The pathetic story of first and last Muslim princess - India
. India under Iltutmish.

Razia Sultana

Above image: Razia Sultana was the first women who ruled medieval India during Muslim empire - 1236 to 1240.

In Indian history there were many Muslim women, who under the compelling circumstances,  donned the role of male rulers  and proved their leadership qualities and administrative skills in running the kingdom effectively.  They played their role with care and  determination in order to keep the name and tradition of the ruling families.

Raziya al-Din (1205 in Budaun – October 13, 1240),  also known as Razia Sultana, was the Sultan of Delhi in India  during the period from  1236 to May 1240. She took the honor of becoming the first Muslim female ruler of a kingdom, having been trained in martial arts and military warfares.  Daughter of  Shams-ud-din Iltutmish, who designated her as his successor to the Delhi Sultanate, she was the first and last female ruler of Delhi Sultanate. As the Sultan's son died very young, the responsibility of running the Sultanate fell on his heir-princess  Razia. Unfortunately,  the Muslim nobility was against a woman succeeding the throne and upon the death of Delhi Sultan  Iltumish on 30th April, 1236   Razia's brother, Ruknuddin Firuz, was allowed to take up the mantle.

Sultan Razia's tomb.

Ruknuddin, being a young and immature ruler, was after the transient pleasures of the world and the trappings of the powerful position he was enjoying,  and in the process, he neglected his duty to run the administration effectively.  His mother,  Iltutmish's widow  Shah Turkaan,  for all practical purposes,   had to rule the country in the place of her son, who was busy in pursuit of his personal pleasure and enjoyment.  As a responsible mother,  Shah Turkaan failed to reprimand her careless and irresponsible son. In the meantime the people became outraged and angry. Ultimately one day, after six months in power,  both Ruknuddin and his mother were  assassinated.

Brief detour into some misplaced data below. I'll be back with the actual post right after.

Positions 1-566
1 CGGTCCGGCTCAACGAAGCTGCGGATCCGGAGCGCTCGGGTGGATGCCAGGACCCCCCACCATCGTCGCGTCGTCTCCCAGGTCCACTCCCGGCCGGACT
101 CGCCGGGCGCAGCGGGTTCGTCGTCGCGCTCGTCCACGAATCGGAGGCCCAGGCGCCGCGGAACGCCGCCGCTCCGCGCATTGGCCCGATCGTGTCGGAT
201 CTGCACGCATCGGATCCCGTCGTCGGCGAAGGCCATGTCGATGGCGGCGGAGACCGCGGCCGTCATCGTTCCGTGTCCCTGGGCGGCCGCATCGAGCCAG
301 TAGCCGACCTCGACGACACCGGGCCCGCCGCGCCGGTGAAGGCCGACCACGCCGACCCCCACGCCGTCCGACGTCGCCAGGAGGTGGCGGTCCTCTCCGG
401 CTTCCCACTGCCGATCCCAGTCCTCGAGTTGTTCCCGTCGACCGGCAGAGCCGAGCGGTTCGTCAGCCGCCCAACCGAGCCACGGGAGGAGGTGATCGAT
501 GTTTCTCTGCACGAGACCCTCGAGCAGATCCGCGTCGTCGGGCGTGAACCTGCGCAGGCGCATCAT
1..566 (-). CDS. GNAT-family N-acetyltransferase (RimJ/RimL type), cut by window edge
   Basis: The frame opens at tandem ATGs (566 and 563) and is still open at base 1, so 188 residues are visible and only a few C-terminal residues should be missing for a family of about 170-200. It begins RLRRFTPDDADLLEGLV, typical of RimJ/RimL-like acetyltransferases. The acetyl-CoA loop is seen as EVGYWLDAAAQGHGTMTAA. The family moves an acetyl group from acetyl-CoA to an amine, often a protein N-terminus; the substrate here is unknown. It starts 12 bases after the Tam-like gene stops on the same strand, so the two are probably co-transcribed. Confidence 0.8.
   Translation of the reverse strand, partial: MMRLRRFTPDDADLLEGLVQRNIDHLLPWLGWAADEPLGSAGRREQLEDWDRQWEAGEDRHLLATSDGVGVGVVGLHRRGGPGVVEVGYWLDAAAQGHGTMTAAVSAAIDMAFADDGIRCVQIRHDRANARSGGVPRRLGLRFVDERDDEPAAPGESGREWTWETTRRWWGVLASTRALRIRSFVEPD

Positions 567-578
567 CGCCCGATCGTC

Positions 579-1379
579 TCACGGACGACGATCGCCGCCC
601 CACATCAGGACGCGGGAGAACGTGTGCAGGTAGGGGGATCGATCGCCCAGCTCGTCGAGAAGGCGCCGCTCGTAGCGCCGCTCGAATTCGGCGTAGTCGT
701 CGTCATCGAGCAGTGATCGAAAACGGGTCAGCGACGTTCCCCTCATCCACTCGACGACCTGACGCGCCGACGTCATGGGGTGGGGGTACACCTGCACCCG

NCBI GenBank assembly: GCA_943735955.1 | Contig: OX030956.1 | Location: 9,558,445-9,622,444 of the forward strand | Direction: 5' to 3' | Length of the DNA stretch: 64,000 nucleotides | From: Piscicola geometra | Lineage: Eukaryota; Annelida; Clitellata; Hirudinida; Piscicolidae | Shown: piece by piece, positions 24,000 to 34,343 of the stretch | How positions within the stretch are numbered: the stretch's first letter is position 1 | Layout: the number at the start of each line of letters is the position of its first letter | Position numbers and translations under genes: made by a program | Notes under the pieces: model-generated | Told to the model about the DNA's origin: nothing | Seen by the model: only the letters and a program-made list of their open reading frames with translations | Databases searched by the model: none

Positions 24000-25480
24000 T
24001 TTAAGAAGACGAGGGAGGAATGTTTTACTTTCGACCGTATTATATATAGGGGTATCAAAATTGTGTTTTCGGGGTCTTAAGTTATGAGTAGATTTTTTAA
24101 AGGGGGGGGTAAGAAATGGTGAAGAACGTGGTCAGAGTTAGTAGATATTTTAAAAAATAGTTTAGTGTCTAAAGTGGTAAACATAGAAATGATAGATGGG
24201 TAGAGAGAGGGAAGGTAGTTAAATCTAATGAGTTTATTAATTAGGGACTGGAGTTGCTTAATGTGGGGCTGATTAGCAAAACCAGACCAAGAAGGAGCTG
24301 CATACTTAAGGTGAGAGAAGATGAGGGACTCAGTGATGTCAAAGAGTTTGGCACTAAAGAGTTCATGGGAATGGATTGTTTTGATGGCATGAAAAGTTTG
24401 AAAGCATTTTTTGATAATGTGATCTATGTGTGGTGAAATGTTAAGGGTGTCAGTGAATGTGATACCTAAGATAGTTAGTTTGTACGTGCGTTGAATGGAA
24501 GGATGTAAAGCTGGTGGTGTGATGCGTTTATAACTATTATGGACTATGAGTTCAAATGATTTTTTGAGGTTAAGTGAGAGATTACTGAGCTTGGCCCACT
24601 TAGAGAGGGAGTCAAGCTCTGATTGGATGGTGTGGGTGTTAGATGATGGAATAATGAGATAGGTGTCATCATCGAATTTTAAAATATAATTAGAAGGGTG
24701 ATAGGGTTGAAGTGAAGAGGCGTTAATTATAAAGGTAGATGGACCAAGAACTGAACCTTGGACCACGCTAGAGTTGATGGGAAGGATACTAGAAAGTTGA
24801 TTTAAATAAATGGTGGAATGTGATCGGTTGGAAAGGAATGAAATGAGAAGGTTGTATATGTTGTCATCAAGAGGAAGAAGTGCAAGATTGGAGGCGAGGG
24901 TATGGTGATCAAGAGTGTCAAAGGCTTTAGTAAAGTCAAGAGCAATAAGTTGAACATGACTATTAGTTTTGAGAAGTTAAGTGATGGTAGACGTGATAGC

Razia Sultan Serial on And TV.

Left with no alternative,  the Muslim nobility  asked Razia to succeed to the throne and rule the Sultanate. Naturally endowed with superior qualities,  ablity and the attributes of a ruler,  she tried to adjust herself to any kind of situation. So,  she gave up her veil, wore male attire and learned the intricacies of goverence of kingdom, including training in matters related to military. She ruled the country with sagacity and dispensed justice with fairness.  In the course of her rule, she became romatically involved with Malik Ikhtiar-ud-din Altunia, who at last, became her husbund,.

The Turkish nobles wanted to weaken the administration of Razia. Malik Ikhtiyar-ud-din Altunia, a childhood friend of Razia, during  her reign he stood by her and strenthened  her hand. He made some of her enemies run away. He wanted to marry her and Razia turned his proposal  for marriage on account of her royal commitment as a ruler.  Any way, quite pleased with his loyalty and  services, she made him  the Governor of Bhatinda which was under the rule of the Delhi Sultanate. During his absence Razia had to depend on  an Abyssinian Slave named Jamaluddin Yaqut. Being a loyal servent he gradually acquired a position of power and rank from simple Amir to Amir-ul-Umra (Chief of the Nobles); the higest rank was reserved for the Turkish noble and not for slave like Yaqut. Now, rumor mill worked over time among the nobles and they spread the news that Yaqut and Razia had llicit relationship and this made  Altunia jealous.  So he led a rebellion against her and in the ensuing battle Yaqut, was killed and Razia was jailed. However, Altunia visited her frequently while she was in jail and allowed her to say prayers in the mosque. He saw to it her  royalty was not taken away from her.  Over a period of time, the misunderstandings about her purported love affairs with Yaqut was cleared and they realized the folly that they were the victims of rumors and conspiracy. Atlast the lovers became unied and got married.

Back in the capital,  during the month of Rabi'-ul-Awwal, they were  unfortunately killed by  Muz-ud-din bahram, step brother of Razia. This is the story of a young first and last Muslim princess and her lover who lost their precious  lives  at their tender age at the hands of a fanatical, greedy  Musalman.